It takes some planning and calculation to build a year’s supply of food. The main point to remember is just to begin. Most people freeze when they start thinking about the calorie counts and nutrient ratios they need to include in their food storage and never get started.

If thinking about exact caloric quantities is slowing you down, it might be better to simplify and follow a few simple rules. It’s best to break up the building of your storage into simple, small steps. Start by building up a week’s supply of food and then move up from there. Scout out case lot sales and shop at big box stores (like Costco) to buy in bulk and save money.

Choose Foods You Already Eat

First of all, stock food you want to eat. Thirty pounds of hard, red wheat is going to make you feel pretty depressed if you have no idea what to do with it and an emergency comes. It’s ok (and actually recommended) to stock convenient foods that are easy to prepare. It’s true, they’re more processed and less healthy—but they’ll provide the nutrition needed to get you through a year of hardship.

Items like canned beans, rice, chili, and stew make great food storage items. Quite often, dried beans and rice can be stored for decades when handled properly. Freeze dried foods are also a wonderful option—they can be stored for many years and only need water to be reconstituted.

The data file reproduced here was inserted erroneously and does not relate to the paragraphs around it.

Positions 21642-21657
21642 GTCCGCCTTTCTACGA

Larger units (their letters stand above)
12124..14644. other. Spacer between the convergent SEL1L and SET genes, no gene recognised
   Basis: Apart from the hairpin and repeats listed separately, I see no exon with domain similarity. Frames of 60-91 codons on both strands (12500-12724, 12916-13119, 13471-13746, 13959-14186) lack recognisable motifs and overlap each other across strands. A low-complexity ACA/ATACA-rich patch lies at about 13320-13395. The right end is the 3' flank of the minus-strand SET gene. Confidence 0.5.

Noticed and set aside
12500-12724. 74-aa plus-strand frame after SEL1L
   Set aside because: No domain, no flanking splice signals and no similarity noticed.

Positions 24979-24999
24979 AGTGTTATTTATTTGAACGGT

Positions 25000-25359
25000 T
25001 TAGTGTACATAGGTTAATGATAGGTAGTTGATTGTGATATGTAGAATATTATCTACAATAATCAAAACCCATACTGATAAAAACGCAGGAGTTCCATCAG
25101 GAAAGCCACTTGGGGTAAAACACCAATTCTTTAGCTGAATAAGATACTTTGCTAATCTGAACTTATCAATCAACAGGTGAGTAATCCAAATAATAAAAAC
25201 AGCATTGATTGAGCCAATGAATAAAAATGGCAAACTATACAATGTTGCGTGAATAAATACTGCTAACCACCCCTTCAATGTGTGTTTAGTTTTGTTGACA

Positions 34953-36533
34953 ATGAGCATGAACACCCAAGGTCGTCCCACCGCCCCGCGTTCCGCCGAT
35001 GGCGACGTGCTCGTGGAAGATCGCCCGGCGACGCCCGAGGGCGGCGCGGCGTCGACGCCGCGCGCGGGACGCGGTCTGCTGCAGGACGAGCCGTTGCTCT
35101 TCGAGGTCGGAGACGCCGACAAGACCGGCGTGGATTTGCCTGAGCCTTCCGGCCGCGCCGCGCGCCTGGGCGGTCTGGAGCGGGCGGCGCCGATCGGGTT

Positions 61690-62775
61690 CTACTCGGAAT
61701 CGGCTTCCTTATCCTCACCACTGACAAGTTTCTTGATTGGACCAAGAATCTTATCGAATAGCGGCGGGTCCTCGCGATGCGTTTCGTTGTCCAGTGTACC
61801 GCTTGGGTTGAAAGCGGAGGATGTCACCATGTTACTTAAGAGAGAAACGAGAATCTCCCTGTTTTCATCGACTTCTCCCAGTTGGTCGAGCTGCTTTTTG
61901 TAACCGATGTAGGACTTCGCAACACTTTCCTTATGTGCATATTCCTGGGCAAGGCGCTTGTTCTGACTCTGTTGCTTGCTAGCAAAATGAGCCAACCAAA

When building your emergency storage, keep in mind that a freezer full of meat or produce is good food storage only if you’re planning on having power during your emergency. It’s not bad to freeze foods for storage—frozen food works great for emergencies like sudden unemployment or other financial reversals—but make sure you also incorporate a lot of dried and canned goods in your storage.

Build a Variety of Foods

True, you will want to buy large amounts of the same foods in bulk to save money, but keep in mind that if you actually get stuck eating just your food storage for a year, you are going to get awfully sick of chili. You’ve got a whole year to fill up so buy large amounts of many types of food.

Don’t forget to include fruits and vegetables in the plan for most of your meals.  It’s also a good idea to include a little dessert or treat here and there. Keeping a variety of foods in your storage will ensure your body gets the different nutrients it needs to stay healthy.

Store in a Cool, Dark, and Dry Place

This is important for keeping your hard-earned food storage from deteriorating. Many dried or bottled goods lose proteins and vitamins when stored in the light. Keeping your food in a cool place (like in a basement) will also help to keep the nutrients from breaking down and prevent the introduction of bacteria. Keeping your canned foods dry will keep the cans from rusting and deteriorating. Also, you don’t want mold anywhere near your storage.